In the feedback for Assignment 1, my tutor said, “The star filter unfortunately gives a couple of them an amateur photography feel.”
In an e-mail later, I responded, “The starburst effect that is present in my photography isn’t due to a filter, but it a natural occurrence of the Voigtlander lens I use due to its aperture blades. I’m actually a big fan of these- for me, they put strong emphasis on the light sources that my work often requires. I’m just a little concerned that you consider them amateur-ish when they’ll likely be present through much of my photography.”
He replied to that, “The starburst effect detracted from those images where it was present, you can take this as my subjective view, but note there are none in Jesse’s book. A Google search of ‘landscapes sun‘ shows a number of shots with this effect. Look at the sites they are from; “wallpaper beta” “wallpaper123” etc, I don’t think you want be aligning your thoughtful work with works like this. “How do I get that starburst effect” is a common question from amateurs. You have to ask yourself, if the effect has the affect you want your photographs to have on the viewer.”
What I wanted to consider with this short exploration into ‘starbursts’ is why they can be useful and why I’m drawn to them in my own photography.
As a nighttime photographer, light sources are extremely important. Without artificial light or the presence of the moon, it can be extremely difficult to take a shot that isn’t marred by extreme noise or a low f-stop. When a light source is within a scene, it can make a huge difference and naturally has a strong presence in the shot.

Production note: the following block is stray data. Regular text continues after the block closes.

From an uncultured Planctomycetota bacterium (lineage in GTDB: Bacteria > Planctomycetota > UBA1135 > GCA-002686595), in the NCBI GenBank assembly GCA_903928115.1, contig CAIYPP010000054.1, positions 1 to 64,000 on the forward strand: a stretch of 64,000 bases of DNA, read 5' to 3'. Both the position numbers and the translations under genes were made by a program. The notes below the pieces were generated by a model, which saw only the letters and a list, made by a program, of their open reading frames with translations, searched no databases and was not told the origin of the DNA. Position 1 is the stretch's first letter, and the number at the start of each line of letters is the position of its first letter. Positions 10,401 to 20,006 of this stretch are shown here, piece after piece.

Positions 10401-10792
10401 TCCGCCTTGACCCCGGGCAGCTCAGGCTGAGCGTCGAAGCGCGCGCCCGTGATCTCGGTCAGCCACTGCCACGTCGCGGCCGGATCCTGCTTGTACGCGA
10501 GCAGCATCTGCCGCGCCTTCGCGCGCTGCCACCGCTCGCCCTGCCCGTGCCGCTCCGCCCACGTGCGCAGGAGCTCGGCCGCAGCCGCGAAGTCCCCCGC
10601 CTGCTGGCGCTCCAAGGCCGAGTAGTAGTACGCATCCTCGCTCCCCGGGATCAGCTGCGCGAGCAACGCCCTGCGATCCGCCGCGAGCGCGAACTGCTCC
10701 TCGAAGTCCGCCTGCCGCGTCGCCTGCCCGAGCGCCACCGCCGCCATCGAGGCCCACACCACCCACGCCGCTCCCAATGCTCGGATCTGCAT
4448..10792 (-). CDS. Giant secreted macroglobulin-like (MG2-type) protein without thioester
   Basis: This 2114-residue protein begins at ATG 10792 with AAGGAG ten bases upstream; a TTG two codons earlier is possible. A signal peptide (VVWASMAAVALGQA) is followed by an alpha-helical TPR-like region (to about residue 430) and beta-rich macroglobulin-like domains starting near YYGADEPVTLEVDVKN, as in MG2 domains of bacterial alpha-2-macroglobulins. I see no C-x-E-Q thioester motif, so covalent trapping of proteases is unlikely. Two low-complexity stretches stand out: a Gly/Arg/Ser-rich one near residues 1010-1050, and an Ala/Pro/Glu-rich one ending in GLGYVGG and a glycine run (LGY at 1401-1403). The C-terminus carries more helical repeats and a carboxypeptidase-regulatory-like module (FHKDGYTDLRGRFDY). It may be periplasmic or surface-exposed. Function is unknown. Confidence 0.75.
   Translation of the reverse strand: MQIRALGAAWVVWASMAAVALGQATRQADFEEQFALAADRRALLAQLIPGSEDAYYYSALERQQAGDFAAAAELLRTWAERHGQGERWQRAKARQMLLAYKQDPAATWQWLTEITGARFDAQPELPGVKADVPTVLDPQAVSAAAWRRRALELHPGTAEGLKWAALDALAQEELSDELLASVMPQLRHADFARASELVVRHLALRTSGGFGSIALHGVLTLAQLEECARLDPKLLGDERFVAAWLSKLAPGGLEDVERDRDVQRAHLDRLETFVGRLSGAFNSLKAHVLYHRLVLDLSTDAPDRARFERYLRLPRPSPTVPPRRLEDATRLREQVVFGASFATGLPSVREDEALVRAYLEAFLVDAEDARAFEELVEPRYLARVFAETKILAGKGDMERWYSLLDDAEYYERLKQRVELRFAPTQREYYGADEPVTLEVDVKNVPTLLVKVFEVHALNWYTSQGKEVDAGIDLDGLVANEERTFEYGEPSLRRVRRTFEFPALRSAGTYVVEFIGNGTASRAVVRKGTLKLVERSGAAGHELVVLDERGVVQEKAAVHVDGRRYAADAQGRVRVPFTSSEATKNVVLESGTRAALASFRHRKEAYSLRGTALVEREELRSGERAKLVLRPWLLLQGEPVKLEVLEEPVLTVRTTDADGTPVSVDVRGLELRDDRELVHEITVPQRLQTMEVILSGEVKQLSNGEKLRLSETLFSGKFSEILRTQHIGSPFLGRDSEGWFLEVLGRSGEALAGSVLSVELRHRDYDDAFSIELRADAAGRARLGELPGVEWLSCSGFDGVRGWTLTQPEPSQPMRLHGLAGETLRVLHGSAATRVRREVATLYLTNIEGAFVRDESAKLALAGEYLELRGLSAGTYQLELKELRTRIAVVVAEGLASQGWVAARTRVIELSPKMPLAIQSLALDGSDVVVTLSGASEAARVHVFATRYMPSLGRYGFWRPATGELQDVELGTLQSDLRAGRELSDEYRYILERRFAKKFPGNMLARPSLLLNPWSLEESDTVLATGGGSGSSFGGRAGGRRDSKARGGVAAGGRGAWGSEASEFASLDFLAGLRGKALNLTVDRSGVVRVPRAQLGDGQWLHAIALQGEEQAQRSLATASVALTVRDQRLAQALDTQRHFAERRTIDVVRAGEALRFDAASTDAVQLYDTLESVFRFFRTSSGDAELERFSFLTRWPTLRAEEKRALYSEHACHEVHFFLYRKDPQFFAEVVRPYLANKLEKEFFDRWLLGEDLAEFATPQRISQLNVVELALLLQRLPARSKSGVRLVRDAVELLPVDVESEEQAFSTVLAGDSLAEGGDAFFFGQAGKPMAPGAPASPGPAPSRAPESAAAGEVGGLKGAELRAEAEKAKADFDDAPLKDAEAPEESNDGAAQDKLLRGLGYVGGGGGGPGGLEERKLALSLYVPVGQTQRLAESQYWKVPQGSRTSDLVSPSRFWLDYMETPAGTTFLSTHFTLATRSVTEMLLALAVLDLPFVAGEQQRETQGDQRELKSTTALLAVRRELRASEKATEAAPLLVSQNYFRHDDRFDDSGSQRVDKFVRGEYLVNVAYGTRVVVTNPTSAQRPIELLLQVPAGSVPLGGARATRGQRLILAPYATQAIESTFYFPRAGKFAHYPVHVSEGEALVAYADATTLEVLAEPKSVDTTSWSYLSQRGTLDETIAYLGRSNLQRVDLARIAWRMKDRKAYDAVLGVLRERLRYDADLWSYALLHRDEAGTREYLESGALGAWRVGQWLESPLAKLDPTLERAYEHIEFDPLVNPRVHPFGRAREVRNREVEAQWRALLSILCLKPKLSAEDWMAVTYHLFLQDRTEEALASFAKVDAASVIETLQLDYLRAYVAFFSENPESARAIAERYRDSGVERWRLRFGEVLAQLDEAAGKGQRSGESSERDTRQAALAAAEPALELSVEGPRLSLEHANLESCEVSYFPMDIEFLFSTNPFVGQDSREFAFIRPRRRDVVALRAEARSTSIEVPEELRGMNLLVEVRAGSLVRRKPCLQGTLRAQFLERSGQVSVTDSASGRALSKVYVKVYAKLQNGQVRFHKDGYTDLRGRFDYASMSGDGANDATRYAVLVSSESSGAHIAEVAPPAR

In Assignment 2, I’ve used them as a tool to further draw attention to the differences between the urban and rural scenes. The theme of the man-made and the artificial is strengthened by such unnatural flares and colours; in the second example below, the scene is bathed in orange light. In contrast, the far more rural setting in the first example contains no fixed light source- the colours are natural and only the presence of the garage denotes human interaction with the environment. The absence of lights implies quiet and ‘closure’- the strongly lit lamps express human presence and use.
“An amateur feel”
It’s certainly apparent that a lot of people online are looking for ways to ‘produce’ this starburst effect, likely as they are using lenses that do not produce it naturally. However, I think it’s unfair to assume that because people want to replicate it that is is a ‘bad’ thing.
Long-exposure photography is inherently unnatural, and I don’t see that the inclusion of flares or starbursts is any more out of place than that of the shutter speed itself.
I’ve always seen them as a flourish in my photography, a small detail that highlights the importance of light in night work.